In a recent post, we shared with you some best practices for submitting Call for Presentations (CFP) responses that get selected.
A key point is that the quickest way to disqualify yourself is by submitting a proposal that’s light on detail. We know, you might think you stand a better chance of success if you deliver a neatly packaged, publication-ready paragraph. But we have a content and marketing team standing by to polish up your proposal pre-publication, if necessary. We’d much rather have a robust write-up that tells us exactly what attendees will get out of your talk. After all, we’ve never had an advisory board member reject a submission for being too comprehensive and thorough.
Here is a confirmed talk from Christina Lekati for the 2022 OSINT Summit:
And here’s what Christina gave us in her CFP submission:
This presentation walks you through the workflow of a (sanitized) OSINT assessment case for a high value-target. This case revolves around a company executive a few days before moving into public announcements that were likely to trigger hacktivist groups. Cyber harassment can start from online platforms, but it may also continue into the physical sphere of the targeted individual. Most often, the goal is either to influence the behavior of the target and make them resign, change their decisions and future behavior, or to cause significant psychological distress that will ultimately affect their work performance. Knowing that harassment was a highly likely scenario, the company requested an OSINT assessment on this individual to help them eliminate or manage information that could pose a risk to the individual and ultimately affect his performance and the company. As intriguing as projects like these can be, they require an effective workflow. Conducting OSINT on people can put investigators into endless hours of combing through information and multiple rabbit holes. While discussing the case, the presentation will discuss important OSINT workflow variables such as defining a specific scope and research questions, creating a proper search plan, and reporting effectively.
Presentation of the case storyline: A company executive is about to move into public announcements that are expected to trigger a hacktivist group. The group had previously targeted with harassment campaigns other executives from organizations that had moved into similar public statements. The company (and the executive himself) decide to be proactive and eliminate or manage the digital footprint that could put him, or his family, at risk. This talk presents the workflow of this case, but it will also discuss the workflow methodology. OSINT assessments on people can extend both broad and deep, and therefore, having a concrete search plan is necessary.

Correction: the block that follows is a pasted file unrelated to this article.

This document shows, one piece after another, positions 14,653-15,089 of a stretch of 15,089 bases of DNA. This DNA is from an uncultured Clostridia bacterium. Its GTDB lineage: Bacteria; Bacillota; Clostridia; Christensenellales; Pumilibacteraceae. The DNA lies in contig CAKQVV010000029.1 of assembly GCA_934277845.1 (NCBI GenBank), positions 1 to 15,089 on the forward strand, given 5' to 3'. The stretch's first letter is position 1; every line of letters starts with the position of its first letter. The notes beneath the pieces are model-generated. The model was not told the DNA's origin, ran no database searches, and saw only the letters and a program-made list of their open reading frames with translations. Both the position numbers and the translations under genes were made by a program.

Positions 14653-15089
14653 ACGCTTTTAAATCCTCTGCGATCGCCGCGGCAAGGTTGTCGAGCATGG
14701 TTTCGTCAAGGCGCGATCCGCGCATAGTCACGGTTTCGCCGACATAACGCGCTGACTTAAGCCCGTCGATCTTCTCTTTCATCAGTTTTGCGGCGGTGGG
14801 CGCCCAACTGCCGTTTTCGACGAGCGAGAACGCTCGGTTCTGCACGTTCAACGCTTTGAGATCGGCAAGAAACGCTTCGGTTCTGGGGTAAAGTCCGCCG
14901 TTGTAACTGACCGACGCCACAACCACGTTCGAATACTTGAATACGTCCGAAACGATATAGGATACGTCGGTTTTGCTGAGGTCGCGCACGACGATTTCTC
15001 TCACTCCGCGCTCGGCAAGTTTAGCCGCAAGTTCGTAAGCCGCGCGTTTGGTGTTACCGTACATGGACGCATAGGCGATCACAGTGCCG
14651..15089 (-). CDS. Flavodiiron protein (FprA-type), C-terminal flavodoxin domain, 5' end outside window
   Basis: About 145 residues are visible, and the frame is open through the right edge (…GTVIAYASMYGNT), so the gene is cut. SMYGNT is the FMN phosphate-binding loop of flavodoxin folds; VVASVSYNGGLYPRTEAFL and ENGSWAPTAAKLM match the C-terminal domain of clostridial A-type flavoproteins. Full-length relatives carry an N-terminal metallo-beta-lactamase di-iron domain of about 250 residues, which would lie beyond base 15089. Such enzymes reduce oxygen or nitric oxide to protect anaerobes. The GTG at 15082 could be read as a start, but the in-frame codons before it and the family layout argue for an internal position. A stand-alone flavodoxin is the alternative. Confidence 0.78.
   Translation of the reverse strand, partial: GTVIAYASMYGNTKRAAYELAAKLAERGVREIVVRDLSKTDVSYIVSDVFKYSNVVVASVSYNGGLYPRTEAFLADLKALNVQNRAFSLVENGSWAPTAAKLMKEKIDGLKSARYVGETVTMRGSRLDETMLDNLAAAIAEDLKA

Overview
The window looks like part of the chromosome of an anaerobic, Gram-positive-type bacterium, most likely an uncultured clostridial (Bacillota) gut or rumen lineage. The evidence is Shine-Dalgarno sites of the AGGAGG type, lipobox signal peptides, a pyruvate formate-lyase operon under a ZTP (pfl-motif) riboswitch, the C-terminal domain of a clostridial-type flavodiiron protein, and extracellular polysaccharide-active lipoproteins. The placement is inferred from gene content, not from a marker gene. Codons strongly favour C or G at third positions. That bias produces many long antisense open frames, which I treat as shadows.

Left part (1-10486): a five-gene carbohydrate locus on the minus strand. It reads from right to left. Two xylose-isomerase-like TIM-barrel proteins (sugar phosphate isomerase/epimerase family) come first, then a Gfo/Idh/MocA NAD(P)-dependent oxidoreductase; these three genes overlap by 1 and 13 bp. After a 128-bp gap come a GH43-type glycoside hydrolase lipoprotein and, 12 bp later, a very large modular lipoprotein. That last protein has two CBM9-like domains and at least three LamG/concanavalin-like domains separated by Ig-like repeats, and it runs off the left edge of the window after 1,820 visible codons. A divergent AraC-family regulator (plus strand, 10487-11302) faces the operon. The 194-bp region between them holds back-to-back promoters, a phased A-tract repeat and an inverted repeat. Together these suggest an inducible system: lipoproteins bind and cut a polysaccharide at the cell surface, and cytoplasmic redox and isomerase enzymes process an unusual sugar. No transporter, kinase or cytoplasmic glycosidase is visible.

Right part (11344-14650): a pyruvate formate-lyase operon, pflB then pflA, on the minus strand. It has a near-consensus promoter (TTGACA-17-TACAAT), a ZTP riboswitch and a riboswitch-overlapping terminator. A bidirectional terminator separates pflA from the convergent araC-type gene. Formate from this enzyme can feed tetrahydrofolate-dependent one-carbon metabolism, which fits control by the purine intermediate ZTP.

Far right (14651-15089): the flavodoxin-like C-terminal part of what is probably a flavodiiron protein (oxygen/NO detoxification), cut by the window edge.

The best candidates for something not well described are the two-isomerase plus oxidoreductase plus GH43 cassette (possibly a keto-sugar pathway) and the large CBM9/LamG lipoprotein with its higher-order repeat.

For that reason, the introduction will conclude by pointing out that OSINT tools should be used in support of a research methodology and not as a methodology on their own.
Planning & Preparation
Starting an OSINT assessment, one needs to define the scope of the assessment with their client and define specific research questions. When it comes to High-Value Targets (HVTs), the main research requirements usually revolve around categories like:
-Recognizability: (the amount of information an adversary can collect about that. That includes: personally identifiable information, private address(es), predictable routines, family members, and more)
- Accessibility: (the ease with which a stranger can approach them or their private address(es), their level of response and engagement with a potentially unknown individual, the presence or absence of a security detail, and more)
-Vulnerability: (the target’s level of exposure, predictability, profiling accuracy. This category includes adversarial capabilities or determination. For example, based on their previous activity, are they likely to approach or harass friends & family members of their target?)
It is already becoming evident that the above categories can be vague and broad. The analyst needs to discuss with their client and define specific research questions that can be answered in specific terms.
Once the scope and research questions have been defined, it is time to start organizing the OSINT collection process, select the tools you will begin with, assess the OPSEC required for the project, and establish your notetaking and documentation process. For this case, I used the mind mapping tool (XMind). (A visual example of the mind map with some of the research questions will be shown)
Once the information collection phase starts, I try to first aim for the quick and easy wins. Tools that can provide the target’s email(s), the username(s), social media profile(s), etc., are utilized before anything else. Once this information is available, you have a set of initial data points with which you can maneuver easier into other areas of research ? your research questions.